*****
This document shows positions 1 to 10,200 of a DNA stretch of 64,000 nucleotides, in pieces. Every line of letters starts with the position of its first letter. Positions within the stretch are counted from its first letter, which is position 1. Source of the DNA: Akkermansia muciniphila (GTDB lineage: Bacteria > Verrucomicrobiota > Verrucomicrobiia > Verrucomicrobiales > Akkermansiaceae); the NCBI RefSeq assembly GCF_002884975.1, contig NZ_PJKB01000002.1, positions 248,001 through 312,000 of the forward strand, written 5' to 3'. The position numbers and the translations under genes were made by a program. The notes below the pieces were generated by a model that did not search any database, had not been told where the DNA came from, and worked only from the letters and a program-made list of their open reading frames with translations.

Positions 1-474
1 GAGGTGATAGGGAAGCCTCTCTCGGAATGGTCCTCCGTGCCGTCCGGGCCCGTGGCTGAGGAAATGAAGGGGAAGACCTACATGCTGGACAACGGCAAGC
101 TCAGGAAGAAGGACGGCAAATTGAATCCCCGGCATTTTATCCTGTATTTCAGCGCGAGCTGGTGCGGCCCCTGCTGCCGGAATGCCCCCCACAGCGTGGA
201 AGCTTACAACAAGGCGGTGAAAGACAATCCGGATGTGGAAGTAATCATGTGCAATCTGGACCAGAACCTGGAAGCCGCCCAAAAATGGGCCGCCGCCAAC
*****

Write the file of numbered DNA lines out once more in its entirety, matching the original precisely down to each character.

This document shows positions 1 to 10,200 of a DNA stretch of 64,000 nucleotides, in pieces. Every line of letters starts with the position of its first letter. Positions within the stretch are counted from its first letter, which is position 1. Source of the DNA: Akkermansia muciniphila (GTDB lineage: Bacteria > Verrucomicrobiota > Verrucomicrobiia > Verrucomicrobiales > Akkermansiaceae); the NCBI RefSeq assembly GCF_002884975.1, contig NZ_PJKB01000002.1, positions 248,001 through 312,000 of the forward strand, written 5' to 3'. The position numbers and the translations under genes were made by a program. The notes below the pieces were generated by a model that did not search any database, had not been told where the DNA came from, and worked only from the letters and a program-made list of their open reading frames with translations.

Positions 1-474
1 GAGGTGATAGGGAAGCCTCTCTCGGAATGGTCCTCCGTGCCGTCCGGGCCCGTGGCTGAGGAAATGAAGGGGAAGACCTACATGCTGGACAACGGCAAGC
101 TCAGGAAGAAGGACGGCAAATTGAATCCCCGGCATTTTATCCTGTATTTCAGCGCGAGCTGGTGCGGCCCCTGCTGCCGGAATGCCCCCCACAGCGTGGA
201 AGCTTACAACAAGGCGGTGAAAGACAATCCGGATGTGGAAGTAATCATGTGCAATCTGGACCAGAACCTGGAAGCCGCCCAAAAATGGGCCGCCGCCAAC